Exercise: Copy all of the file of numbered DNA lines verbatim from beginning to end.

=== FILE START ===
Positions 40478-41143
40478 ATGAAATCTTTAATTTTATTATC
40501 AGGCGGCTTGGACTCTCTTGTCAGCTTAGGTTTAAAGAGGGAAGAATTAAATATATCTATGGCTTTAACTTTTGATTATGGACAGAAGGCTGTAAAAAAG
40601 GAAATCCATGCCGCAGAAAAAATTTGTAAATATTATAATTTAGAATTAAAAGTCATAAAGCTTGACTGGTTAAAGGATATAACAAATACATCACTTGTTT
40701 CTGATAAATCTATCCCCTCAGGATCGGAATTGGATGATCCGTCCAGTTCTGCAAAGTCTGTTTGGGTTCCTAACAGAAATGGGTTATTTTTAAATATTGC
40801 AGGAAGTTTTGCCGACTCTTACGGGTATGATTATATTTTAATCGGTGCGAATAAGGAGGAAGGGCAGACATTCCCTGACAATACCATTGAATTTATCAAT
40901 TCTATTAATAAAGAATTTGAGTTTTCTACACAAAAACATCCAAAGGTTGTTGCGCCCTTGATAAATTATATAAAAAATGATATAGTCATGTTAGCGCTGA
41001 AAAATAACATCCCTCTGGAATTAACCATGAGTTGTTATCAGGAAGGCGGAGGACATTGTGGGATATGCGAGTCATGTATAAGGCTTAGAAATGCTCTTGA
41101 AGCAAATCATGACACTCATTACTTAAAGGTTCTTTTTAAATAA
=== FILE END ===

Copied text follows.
Positions 40478-41143
40478 ATGAAATCTTTAATTTTATTATC
40501 AGGCGGCTTGGACTCTCTTGTCAGCTTAGGTTTAAAGAGGGAAGAATTAAATATATCTATGGCTTTAACTTTTGATTATGGACAGAAGGCTGTAAAAAAG
40601 GAAATCCATGCCGCAGAAAAAATTTGTAAATATTATAATTTAGAATTAAAAGTCATAAAGCTTGACTGGTTAAAGGATATAACAAATACATCACTTGTTT
40701 CTGATAAATCTATCCCCTCAGGATCGGAATTGGATGATCCGTCCAGTTCTGCAAAGTCTGTTTGGGTTCCTAACAGAAATGGGTTATTTTTAAATATTGC
40801 AGGAAGTTTTGCCGACTCTTACGGGTATGATTATATTTTAATCGGTGCGAATAAGGAGGAAGGGCAGACATTCCCTGACAATACCATTGAATTTATCAAT
40901 TCTATTAATAAAGAATTTGAGTTTTCTACACAAAAACATCCAAAGGTTGTTGCGCCCTTGATAAATTATATAAAAAATGATATAGTCATGTTAGCGCTGA
41001 AAAATAACATCCCTCTGGAATTAACCATGAGTTGTTATCAGGAAGGCGGAGGACATTGTGGGATATGCGAGTCATGTATAAGGCTTAGAAATGCTCTTGA
41101 AGCAAATCATGACACTCATTACTTAAAGGTTCTTTTTAAATAA